James Bond would have been happy with all the shaking going on at the Lafayette Park Hotel and Spa on Monday night, as there was nary a stirrer to be found.
Martini purists such as Bond might cringe, however, at the ingredient lists for some of the drinks being served up at the 13th annual 'Best Martini in the East Bay' contest Monday.
The people's choice winner was Moresi's Chophouse in Clayton with a lemon meringue pie martini, complete with graham cracker crumbs on the rim of the glass and a garnish of a freshly baked meringue cookie. The ingredients: Russian Standard vodka, Limoncello, pineapple juice and cream. (It was delicious.)
It was all in the name of Project Second Chance, the Contra Costa County Library's adult literacy program that recently lost the state portion of its funding. For $25, fundraiser guests got two martini drink tickets, appetizers, live jazz from Generations in Jazz and the good feeling of helping people learn to read.
The challenge for the guests was deciding where to spend those two drink tickets. More tickets could be purchased, but this was no wine-sipping event where someone could easily try a bit of everything -- each martini was a full glass.
The only thing each martini had in common was Russian Standard Vodka.
A classic martini consists of gin or vodka, mixed with vermouth and a bit of lemon juice and then garnished with an olive or a lemon twist. It is one theory that this cocktail
Moresi's has won the people's choice award five of the last six contests with unique dessert martinis. They usually debut the drinks at the Best Martini in the East Bay contest and then add it to their menu.
"Some people come in just for the dessert martinis," said Brenna Henrichs, the bartender at Moresi's who invented this year's people's choice winner. "Our owner makes three to four batches of limoncello per year, and I thought 'why not incorporate it?' "
Last year's winner was a crème brûlée martini, inspired by one of the signature desserts on Moresi's menu. So, did the panel of judges pick a more standard martini for their top honors? American Oak, out of Alameda, was awarded first place from the judges, with a "Sunburned Russian," consisting of vodka, mango, lime, black cardamom, demerara syrup, cilantro and cardamom bitters.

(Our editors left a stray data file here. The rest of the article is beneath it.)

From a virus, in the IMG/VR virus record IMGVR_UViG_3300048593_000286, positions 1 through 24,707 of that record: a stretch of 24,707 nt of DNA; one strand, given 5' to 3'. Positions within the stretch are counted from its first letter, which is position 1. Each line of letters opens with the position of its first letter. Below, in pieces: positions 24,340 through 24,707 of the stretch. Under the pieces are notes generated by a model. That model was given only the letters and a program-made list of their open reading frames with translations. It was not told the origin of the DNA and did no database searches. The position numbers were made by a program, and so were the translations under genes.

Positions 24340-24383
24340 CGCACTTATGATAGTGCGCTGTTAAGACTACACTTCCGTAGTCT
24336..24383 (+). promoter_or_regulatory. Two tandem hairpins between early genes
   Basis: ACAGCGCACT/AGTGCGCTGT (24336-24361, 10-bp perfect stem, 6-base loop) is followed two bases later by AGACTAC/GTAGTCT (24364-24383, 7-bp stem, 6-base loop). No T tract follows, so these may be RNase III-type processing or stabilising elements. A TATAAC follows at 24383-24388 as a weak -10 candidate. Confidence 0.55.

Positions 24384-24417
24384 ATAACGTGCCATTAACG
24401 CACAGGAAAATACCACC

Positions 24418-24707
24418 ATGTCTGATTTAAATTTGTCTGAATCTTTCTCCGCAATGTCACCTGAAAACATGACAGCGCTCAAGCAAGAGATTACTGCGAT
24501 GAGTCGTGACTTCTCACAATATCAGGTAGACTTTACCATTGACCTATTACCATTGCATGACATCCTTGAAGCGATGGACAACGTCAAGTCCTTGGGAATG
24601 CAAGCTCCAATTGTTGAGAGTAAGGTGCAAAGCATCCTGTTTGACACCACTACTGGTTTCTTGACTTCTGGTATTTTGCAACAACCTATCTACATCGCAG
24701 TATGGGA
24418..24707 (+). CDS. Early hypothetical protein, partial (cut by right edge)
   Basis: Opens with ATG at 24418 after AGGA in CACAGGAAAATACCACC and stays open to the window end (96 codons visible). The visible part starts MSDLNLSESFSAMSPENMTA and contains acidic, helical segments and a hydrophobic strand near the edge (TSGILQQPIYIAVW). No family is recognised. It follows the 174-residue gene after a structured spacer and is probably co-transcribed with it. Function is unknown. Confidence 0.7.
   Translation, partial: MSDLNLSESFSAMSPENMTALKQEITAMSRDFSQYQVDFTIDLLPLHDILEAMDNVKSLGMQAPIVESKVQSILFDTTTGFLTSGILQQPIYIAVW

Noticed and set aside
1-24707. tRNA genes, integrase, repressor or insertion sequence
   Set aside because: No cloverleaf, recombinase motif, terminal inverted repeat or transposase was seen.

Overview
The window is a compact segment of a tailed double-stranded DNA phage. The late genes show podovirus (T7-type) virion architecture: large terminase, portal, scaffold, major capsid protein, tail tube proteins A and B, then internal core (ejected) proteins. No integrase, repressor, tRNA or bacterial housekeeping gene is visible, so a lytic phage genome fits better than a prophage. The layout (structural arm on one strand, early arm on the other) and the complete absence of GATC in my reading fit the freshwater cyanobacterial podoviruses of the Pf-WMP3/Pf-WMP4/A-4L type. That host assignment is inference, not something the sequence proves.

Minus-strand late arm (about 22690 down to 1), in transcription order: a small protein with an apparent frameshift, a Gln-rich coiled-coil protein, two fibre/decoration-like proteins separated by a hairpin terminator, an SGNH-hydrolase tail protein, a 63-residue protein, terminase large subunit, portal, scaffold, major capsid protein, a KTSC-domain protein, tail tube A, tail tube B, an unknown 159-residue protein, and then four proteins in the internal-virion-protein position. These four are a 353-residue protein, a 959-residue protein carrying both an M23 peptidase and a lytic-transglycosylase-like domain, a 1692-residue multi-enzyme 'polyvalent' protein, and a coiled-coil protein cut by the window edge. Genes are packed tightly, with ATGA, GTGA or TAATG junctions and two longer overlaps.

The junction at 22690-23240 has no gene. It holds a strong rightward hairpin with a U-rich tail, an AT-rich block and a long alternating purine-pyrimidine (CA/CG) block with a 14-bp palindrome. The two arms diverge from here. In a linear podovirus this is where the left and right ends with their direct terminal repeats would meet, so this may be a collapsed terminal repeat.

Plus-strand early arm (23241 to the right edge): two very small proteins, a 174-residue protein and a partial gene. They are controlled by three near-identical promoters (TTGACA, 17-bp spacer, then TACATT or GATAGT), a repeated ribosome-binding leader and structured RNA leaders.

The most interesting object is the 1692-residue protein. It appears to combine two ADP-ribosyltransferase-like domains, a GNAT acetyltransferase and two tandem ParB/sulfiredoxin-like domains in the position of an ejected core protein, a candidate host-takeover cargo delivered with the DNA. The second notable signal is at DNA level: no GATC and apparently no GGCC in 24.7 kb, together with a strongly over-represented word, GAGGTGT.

Volunteers who helped coordinate the event also help fulfill the goal of Project Second Chance, which is to teach adults how to read.
Cristine Hilsinger of Orinda, who helped out at the American Oak table, is teaching a 44-year-old man how to read for the first time.
"I love to read, so I can't imagine not being able to," she said. "He's made so much progress. He's voted for the first time and bought a computer for the first time."
Many of their students come to them with less than a sixth-grade reading level.
"Forty percent of our students are native English speakers with high school diplomas," said project manager Laura Seaholm. "Some didn't learn to read or write because of dyslexia. The other 60 percent are conversant in English, but it's not their first language.
"We have a small staff to cover the county, so we leverage volunteer tutors," Seaholm added. "They get 15 to 20 hours of training and then they tutor students three hours per week. They work on goals important and critical to the students. We help them read medicine labels, apply for a job, vote, fill out forms and applications."
Project Second Chance lost the funding it had been receiving from the state, but still receives funding from Contra Costa County. The martini-tasting event, along with raffle tickets sold, helps make up for the lost money.